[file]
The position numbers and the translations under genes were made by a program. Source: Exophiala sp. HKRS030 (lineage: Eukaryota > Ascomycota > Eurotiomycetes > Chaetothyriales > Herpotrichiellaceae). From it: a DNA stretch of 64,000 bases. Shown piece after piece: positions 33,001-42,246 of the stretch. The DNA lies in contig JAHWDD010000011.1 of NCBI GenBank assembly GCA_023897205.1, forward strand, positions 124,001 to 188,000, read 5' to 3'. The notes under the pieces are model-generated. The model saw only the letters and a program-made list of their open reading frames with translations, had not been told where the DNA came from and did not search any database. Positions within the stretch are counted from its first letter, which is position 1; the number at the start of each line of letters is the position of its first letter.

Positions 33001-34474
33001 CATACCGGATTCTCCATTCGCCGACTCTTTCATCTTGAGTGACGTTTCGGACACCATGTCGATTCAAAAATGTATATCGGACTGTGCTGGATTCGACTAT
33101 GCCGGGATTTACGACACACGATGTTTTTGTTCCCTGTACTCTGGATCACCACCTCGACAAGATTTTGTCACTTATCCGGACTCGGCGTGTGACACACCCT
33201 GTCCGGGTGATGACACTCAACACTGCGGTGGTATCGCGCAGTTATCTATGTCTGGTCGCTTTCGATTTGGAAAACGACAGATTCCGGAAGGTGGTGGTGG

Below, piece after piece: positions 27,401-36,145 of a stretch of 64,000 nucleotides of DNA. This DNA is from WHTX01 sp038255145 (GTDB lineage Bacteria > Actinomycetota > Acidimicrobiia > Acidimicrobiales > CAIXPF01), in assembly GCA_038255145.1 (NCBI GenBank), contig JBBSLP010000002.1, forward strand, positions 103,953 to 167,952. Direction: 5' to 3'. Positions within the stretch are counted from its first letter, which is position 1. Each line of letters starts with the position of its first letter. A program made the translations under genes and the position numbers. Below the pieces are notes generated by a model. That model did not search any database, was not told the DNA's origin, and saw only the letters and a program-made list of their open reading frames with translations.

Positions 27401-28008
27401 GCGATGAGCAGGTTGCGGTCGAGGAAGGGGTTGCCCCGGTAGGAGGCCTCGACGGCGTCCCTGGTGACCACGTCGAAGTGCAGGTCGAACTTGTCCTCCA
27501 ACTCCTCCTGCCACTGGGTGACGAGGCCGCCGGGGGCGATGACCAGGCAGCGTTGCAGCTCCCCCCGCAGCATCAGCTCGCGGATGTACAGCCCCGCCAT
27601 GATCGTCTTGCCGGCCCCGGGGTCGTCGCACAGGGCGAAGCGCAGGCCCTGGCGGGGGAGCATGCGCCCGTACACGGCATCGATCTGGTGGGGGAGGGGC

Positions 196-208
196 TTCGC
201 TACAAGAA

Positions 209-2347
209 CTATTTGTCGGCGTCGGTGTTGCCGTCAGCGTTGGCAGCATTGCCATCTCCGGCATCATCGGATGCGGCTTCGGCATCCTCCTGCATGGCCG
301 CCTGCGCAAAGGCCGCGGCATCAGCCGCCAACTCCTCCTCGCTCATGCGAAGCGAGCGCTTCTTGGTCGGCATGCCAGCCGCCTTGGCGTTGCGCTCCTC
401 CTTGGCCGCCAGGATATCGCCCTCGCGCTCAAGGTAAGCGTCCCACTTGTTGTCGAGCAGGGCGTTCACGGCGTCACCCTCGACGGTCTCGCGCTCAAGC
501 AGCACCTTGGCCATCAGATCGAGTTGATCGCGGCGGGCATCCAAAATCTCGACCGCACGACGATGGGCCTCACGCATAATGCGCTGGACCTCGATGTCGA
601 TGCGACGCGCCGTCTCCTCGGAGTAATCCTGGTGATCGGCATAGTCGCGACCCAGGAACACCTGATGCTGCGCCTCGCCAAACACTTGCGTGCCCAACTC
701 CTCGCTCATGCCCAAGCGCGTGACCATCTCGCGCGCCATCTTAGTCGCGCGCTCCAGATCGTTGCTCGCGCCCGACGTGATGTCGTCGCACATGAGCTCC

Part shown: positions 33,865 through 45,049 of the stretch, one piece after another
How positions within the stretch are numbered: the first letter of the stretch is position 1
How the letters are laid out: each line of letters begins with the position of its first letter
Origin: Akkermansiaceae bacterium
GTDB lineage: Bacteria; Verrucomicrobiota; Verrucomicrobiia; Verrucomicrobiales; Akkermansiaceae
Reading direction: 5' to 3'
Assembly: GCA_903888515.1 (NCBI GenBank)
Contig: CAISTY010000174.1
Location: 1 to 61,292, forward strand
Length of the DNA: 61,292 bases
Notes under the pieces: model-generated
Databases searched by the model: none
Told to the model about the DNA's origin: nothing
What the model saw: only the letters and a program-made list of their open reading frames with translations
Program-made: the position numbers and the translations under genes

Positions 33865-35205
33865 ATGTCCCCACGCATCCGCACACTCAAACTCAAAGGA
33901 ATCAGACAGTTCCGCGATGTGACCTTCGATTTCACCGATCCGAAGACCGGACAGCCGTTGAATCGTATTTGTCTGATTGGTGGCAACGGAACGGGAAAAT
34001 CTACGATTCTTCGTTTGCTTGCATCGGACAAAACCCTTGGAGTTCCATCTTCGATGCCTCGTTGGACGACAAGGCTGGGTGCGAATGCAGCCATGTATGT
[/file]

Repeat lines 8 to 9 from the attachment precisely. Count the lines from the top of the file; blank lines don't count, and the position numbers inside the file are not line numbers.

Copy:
27401 GCGATGAGCAGGTTGCGGTCGAGGAAGGGGTTGCCCCGGTAGGAGGCCTCGACGGCGTCCCTGGTGACCACGTCGAAGTGCAGGTCGAACTTGTCCTCCA
27501 ACTCCTCCTGCCACTGGGTGACGAGGCCGCCGGGGGCGATGACCAGGCAGCGTTGCAGCTCCCCCCGCAGCATCAGCTCGCGGATGTACAGCCCCGCCAT